Break out the black hair dye and red eyeshadow, because it’s time to revisit My Chemical Romance’s sophomore album, “Three Cheers for Sweet Revenge.” Like many, while in quarantine I’ve been revisiting some of my past phases and obsessions- including my emo phase. While listening to My Chemical Romance again, I realized that it’s hard to deny that the impact “Three Cheers” had still lasts today. With classics like “I’m Not Okay” and cult favorites like “Cemetery Drive,” this was one of the most influential albums of the 2000s, and it’s about time we talk about it.
While I might be biased because I listened to it relentlessly in middle school, there is an ambience around “Three Cheers” that can understand emo teenagers so well. Frontman Gerard Way, along with his brother, bassist Mikey Way, grew up in a suburb in New Jersey that he would describe as restrictive, leading him to feel like an outcast, much like his audience. The words he sang were describing his own frustrations with his family, himself, and his trauma living in post-9/11 New Jersey. For the teenage emo scene, it felt like they had someone who represented them. Songs openly grieving relatives and alluding to mental health struggles were healing to both the band members and an audience full of so-called misfits. Lyrics like “they made me do push ups in drag” hinted at confusion in gender identity, something so many people, including Gerard Way, were feeling but wasn’t being talked about yet in 2004 at the time of the album’s release.
Not only did their lyrics pave the way for the more open, vulnerable, and dramatic lyrics we hear now in emo music, but their music transformed the typical punk sound. The scrappy vocals and edge in their music was something that was new to the pop punk scene. Pre-My-Chemical-Romance, bands like blink-182, Bowling For Soup, and Sum 41 dominated alternative music, and while they’re undeniably good, these bands lacked the angst MCR has. Finally, there was a band who quite literally were and sounded like 4 teens who were just angry at the world, and it was exactly what we had been missing. After all, nothing describes teen angst better than screaming I’m not okay along with Gerard Way. The vocals were sometimes just screams and the guitar is choppy, but it’s perfect. “Three Cheers” birthed a new era for alternative rock music that would then influence artists like 5 Seconds of Summer, Yungblud, Twenty One Pilots, Post Malone, and more.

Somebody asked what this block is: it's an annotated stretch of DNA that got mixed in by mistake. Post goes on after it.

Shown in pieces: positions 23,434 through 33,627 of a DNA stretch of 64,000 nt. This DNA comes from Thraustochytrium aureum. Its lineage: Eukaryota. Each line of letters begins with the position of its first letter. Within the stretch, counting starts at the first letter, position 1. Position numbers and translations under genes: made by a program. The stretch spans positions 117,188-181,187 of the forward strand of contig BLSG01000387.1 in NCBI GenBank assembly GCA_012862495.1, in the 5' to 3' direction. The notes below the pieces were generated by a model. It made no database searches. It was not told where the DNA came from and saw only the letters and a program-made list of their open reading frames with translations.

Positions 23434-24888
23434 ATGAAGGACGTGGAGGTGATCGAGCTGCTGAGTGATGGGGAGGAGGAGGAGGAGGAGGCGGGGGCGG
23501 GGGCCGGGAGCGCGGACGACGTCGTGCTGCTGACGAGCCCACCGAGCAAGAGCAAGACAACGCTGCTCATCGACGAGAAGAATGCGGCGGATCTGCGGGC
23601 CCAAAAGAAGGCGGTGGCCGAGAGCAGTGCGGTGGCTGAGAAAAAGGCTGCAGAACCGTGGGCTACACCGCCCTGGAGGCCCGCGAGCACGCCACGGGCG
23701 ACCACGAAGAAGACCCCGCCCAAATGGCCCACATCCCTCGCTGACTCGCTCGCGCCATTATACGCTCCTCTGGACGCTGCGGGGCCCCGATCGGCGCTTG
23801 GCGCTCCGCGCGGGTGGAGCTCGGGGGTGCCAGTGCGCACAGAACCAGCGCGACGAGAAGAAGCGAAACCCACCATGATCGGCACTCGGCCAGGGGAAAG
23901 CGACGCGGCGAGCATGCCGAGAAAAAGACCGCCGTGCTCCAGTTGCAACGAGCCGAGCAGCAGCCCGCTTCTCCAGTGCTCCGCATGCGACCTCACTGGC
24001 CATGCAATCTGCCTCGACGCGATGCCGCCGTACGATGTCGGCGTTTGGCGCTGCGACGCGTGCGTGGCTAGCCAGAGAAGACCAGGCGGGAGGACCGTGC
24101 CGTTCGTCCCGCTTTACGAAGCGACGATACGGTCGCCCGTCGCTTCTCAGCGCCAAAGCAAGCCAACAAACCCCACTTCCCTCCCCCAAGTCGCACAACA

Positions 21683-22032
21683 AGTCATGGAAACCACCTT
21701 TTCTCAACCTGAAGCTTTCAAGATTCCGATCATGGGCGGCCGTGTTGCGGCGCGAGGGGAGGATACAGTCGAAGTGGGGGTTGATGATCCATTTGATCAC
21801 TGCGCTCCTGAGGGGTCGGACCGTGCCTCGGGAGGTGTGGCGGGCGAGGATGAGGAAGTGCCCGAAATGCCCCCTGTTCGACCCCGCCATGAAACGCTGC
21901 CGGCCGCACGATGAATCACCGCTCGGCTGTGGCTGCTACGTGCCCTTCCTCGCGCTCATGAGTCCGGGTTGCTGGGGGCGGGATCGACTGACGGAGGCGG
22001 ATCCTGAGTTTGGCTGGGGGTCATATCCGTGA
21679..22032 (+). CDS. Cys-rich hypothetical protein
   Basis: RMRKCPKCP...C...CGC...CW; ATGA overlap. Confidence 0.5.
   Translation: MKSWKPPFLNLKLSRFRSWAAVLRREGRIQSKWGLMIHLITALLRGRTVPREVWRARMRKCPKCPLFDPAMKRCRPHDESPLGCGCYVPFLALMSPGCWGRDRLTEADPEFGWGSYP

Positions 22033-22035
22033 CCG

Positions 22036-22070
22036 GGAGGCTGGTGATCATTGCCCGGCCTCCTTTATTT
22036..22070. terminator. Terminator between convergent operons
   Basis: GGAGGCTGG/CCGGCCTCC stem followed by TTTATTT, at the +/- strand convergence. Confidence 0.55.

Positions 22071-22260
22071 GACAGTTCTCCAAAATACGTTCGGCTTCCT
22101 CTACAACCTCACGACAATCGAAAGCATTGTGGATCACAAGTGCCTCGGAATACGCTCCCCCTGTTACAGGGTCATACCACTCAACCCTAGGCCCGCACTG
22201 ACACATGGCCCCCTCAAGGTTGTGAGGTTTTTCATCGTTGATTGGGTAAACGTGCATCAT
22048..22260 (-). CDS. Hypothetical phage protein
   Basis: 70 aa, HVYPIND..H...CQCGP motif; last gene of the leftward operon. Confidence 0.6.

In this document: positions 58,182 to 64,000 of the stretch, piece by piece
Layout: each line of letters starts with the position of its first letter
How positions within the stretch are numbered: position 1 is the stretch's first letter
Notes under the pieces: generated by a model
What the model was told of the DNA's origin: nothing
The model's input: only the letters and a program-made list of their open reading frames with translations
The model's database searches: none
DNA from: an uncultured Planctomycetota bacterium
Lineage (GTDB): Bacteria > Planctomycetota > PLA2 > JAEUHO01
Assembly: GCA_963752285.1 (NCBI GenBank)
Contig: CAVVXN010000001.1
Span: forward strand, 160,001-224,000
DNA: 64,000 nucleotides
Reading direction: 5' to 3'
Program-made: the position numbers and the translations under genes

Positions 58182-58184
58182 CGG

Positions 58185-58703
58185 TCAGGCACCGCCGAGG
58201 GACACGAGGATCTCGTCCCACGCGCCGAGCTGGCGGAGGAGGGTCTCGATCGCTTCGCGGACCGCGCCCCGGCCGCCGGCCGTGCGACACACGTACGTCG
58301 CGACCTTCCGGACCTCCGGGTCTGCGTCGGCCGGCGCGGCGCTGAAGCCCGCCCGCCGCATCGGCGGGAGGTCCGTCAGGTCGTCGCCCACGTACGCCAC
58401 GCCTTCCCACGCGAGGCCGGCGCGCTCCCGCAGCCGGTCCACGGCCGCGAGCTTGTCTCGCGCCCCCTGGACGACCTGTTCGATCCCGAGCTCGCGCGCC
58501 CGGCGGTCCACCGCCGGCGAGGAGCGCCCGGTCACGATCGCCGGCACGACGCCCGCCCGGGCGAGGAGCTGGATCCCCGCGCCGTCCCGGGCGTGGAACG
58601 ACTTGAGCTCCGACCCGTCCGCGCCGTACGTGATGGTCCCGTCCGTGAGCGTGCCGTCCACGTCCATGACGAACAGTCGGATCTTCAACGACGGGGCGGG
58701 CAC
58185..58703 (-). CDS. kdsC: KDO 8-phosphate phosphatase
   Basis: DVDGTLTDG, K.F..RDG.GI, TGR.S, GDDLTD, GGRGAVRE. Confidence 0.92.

Outside of the music, the aesthetic of “Three Cheers for Sweet Revenge” led to the typical imagery we think of now when someone says emo. With a color scheme of red and black and an album cover that shows a girl and a boy about to kiss but covered in blood, it’s pretty easy to pinpoint why emo teenagers started to wear all black. I can’t blame them, because it is pretty impossible to watch the "Helena" music video without considering putting on more eyeliner and dying my hair black.
Sixteen years after the release we are still feeling the influence of “Three Cheers for Sweet Revenge,” and I hope we continue to. From the lyrics, to the music, to the aesthetic, it’s impossible to refute that this album had a huge impact on not just the future of My Chemical Romance, but all of emo music and culture.
Fans rejoiced when My Chemical Romance announced their long awaited return, with a tour that was set to begin this month, but has since been postponed until next year. Until then, we’ll just have to keep on relistening to these classics until we can join the black parade again.